Author: Joe 'Zonker' Brockmeier
Yakuake is a pretty simple tool. The first time you run Yakuake during a KDE session, it pops up a small dialog saying “Application Successfully started! Press Alt+` to use it…” and then it disappears into the background.
If you use Konsole, Yakuake can take its settings — background, font, schema, history, line spacing, transparency, and so forth — from Konsole, or not, as you prefer. Like Konsole, Yakuake features tabs, so it’s possible to have multiple consoles running in a single instance of Yakuake.
You can also configure the amount of space consumed by Yakuake, and where it appears onscreen. For example, if you want a lot of terminal space, you can set Yakuake to use 100% of your screen’s height and width, or you can scale that down to as little as 10%, though that doesn’t leave much room. By default, Yakuake appears in the middle of the screen, but you can set it to appear to the right or left. In short, it’s a very flexible application.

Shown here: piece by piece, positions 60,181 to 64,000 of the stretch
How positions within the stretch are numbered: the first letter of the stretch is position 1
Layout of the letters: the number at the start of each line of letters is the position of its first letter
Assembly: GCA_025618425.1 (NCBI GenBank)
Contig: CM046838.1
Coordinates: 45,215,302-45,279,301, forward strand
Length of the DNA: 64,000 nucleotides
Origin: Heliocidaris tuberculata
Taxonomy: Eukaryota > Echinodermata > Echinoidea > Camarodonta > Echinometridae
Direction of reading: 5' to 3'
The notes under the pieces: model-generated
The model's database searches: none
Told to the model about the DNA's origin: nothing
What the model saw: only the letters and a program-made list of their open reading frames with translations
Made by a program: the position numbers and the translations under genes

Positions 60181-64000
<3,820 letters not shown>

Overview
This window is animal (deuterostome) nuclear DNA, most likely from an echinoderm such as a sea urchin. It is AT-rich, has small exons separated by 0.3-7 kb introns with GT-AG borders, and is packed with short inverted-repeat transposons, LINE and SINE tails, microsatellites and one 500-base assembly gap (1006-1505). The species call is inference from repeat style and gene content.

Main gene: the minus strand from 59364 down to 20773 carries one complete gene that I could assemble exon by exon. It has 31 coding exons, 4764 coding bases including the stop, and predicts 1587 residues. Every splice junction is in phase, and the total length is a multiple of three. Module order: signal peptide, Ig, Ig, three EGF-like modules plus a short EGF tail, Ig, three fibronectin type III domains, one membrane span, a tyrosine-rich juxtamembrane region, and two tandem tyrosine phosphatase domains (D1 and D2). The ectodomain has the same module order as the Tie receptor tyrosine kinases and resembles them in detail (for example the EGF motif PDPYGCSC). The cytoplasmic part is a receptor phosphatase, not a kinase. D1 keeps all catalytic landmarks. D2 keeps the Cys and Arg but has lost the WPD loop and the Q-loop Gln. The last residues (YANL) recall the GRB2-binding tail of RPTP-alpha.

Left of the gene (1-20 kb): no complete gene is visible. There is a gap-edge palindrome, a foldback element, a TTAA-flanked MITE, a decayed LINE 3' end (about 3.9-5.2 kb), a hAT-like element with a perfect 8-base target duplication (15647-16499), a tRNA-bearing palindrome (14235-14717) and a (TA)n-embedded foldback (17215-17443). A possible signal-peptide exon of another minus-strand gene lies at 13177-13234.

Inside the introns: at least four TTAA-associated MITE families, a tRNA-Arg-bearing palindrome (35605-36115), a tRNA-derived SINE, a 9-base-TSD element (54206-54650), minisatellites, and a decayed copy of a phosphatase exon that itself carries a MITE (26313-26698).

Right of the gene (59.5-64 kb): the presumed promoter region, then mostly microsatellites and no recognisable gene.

If you exit KDE while Yakuake is still running in the background, it’ll start up automatically when you log back into KDE.
Yakuake is a very simple application, but it’s also very useful. I use it all the time when I want quick access to a terminal to run one or two commands, such as doing an
apt-get update; apt-get upgrade, checking a man page to find the proper syntax for a command, or moving a few files around.